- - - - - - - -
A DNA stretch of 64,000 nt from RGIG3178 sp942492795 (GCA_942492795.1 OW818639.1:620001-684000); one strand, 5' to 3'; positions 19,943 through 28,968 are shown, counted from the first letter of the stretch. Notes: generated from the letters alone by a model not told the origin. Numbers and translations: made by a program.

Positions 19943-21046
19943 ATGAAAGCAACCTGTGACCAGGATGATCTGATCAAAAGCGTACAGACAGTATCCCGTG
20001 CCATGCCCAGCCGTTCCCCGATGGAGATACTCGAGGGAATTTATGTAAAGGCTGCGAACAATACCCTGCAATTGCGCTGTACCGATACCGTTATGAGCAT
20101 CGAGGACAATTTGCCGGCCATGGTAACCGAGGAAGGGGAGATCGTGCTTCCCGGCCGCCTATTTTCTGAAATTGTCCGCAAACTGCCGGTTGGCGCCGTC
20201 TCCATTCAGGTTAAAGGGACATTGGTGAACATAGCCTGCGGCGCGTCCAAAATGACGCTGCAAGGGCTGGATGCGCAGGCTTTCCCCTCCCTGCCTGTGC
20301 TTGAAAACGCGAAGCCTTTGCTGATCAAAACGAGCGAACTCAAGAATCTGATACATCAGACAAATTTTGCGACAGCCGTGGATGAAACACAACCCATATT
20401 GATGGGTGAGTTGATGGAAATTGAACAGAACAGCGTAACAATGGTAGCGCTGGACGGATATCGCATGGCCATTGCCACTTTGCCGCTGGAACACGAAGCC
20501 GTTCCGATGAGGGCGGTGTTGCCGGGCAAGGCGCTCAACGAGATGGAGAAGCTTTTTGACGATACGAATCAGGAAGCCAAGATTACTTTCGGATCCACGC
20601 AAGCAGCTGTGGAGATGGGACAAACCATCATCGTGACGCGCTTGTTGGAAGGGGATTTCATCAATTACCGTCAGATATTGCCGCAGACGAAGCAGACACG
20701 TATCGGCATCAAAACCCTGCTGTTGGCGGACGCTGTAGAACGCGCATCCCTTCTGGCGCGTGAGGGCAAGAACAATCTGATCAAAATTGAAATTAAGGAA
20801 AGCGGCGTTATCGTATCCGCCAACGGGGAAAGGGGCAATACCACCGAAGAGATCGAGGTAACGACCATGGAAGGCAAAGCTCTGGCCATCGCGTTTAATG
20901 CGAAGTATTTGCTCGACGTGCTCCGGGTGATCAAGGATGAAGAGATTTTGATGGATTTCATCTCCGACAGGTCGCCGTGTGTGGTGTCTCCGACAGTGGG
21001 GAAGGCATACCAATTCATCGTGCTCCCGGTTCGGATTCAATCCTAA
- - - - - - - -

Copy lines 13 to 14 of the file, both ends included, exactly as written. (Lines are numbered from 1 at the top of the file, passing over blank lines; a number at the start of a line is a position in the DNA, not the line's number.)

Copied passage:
20901 CGAAGTATTTGCTCGACGTGCTCCGGGTGATCAAGGATGAAGAGATTTTGATGGATTTCATCTCCGACAGGTCGCCGTGTGTGGTGTCTCCGACAGTGGG
21001 GAAGGCATACCAATTCATCGTGCTCCCGGTTCGGATTCAATCCTAA